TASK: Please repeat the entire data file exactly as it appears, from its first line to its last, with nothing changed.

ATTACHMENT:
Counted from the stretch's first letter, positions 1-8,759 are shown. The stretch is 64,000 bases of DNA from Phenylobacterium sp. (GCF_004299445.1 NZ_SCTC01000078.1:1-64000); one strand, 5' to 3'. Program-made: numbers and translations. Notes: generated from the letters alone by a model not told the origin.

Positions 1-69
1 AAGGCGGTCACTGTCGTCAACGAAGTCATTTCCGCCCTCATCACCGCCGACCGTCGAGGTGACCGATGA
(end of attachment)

Counted from the stretch's first letter, positions 1-8,759 are shown. The stretch is 64,000 bases of DNA from Phenylobacterium sp. (GCF_004299445.1 NZ_SCTC01000078.1:1-64000); one strand, 5' to 3'. Program-made: numbers and translations. Notes: generated from the letters alone by a model not told the origin.

Positions 1-69
1 AAGGCGGTCACTGTCGTCAACGAAGTCATTTCCGCCCTCATCACCGCCGACCGTCGAGGTGACCGATGA